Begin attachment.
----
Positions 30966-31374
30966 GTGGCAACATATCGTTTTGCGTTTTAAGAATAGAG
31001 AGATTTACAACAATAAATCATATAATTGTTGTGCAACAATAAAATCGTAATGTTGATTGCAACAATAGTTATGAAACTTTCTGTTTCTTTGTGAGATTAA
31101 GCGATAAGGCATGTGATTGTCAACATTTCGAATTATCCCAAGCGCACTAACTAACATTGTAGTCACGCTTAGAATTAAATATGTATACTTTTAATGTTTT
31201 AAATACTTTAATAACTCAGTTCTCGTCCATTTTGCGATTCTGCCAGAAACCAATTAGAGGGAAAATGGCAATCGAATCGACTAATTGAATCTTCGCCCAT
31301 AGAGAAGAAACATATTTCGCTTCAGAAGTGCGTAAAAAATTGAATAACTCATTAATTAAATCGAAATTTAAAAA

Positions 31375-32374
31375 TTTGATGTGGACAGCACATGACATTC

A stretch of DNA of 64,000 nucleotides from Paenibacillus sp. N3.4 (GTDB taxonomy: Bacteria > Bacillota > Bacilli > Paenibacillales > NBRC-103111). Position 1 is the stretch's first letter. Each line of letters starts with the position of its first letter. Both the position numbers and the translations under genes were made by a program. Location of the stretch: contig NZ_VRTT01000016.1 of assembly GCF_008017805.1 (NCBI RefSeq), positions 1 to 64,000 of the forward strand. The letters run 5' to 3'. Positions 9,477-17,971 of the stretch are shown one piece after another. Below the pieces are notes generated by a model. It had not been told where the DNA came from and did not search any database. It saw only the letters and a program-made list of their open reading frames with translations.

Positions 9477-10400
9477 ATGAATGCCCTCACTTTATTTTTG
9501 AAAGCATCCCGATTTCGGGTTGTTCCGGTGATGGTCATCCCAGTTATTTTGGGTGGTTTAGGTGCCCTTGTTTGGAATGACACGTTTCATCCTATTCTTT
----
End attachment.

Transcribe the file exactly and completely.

Positions 30966-31374
30966 GTGGCAACATATCGTTTTGCGTTTTAAGAATAGAG
31001 AGATTTACAACAATAAATCATATAATTGTTGTGCAACAATAAAATCGTAATGTTGATTGCAACAATAGTTATGAAACTTTCTGTTTCTTTGTGAGATTAA
31101 GCGATAAGGCATGTGATTGTCAACATTTCGAATTATCCCAAGCGCACTAACTAACATTGTAGTCACGCTTAGAATTAAATATGTATACTTTTAATGTTTT
31201 AAATACTTTAATAACTCAGTTCTCGTCCATTTTGCGATTCTGCCAGAAACCAATTAGAGGGAAAATGGCAATCGAATCGACTAATTGAATCTTCGCCCAT
31301 AGAGAAGAAACATATTTCGCTTCAGAAGTGCGTAAAAAATTGAATAACTCATTAATTAAATCGAAATTTAAAAA

Positions 31375-32374
31375 TTTGATGTGGACAGCACATGACATTC

A stretch of DNA of 64,000 nucleotides from Paenibacillus sp. N3.4 (GTDB taxonomy: Bacteria > Bacillota > Bacilli > Paenibacillales > NBRC-103111). Position 1 is the stretch's first letter. Each line of letters starts with the position of its first letter. Both the position numbers and the translations under genes were made by a program. Location of the stretch: contig NZ_VRTT01000016.1 of assembly GCF_008017805.1 (NCBI RefSeq), positions 1 to 64,000 of the forward strand. The letters run 5' to 3'. Positions 9,477-17,971 of the stretch are shown one piece after another. Below the pieces are notes generated by a model. It had not been told where the DNA came from and did not search any database. It saw only the letters and a program-made list of their open reading frames with translations.

Positions 9477-10400
9477 ATGAATGCCCTCACTTTATTTTTG
9501 AAAGCATCCCGATTTCGGGTTGTTCCGGTGATGGTCATCCCAGTTATTTTGGGTGGTTTAGGTGCCCTTGTTTGGAATGACACGTTTCATCCTATTCTTT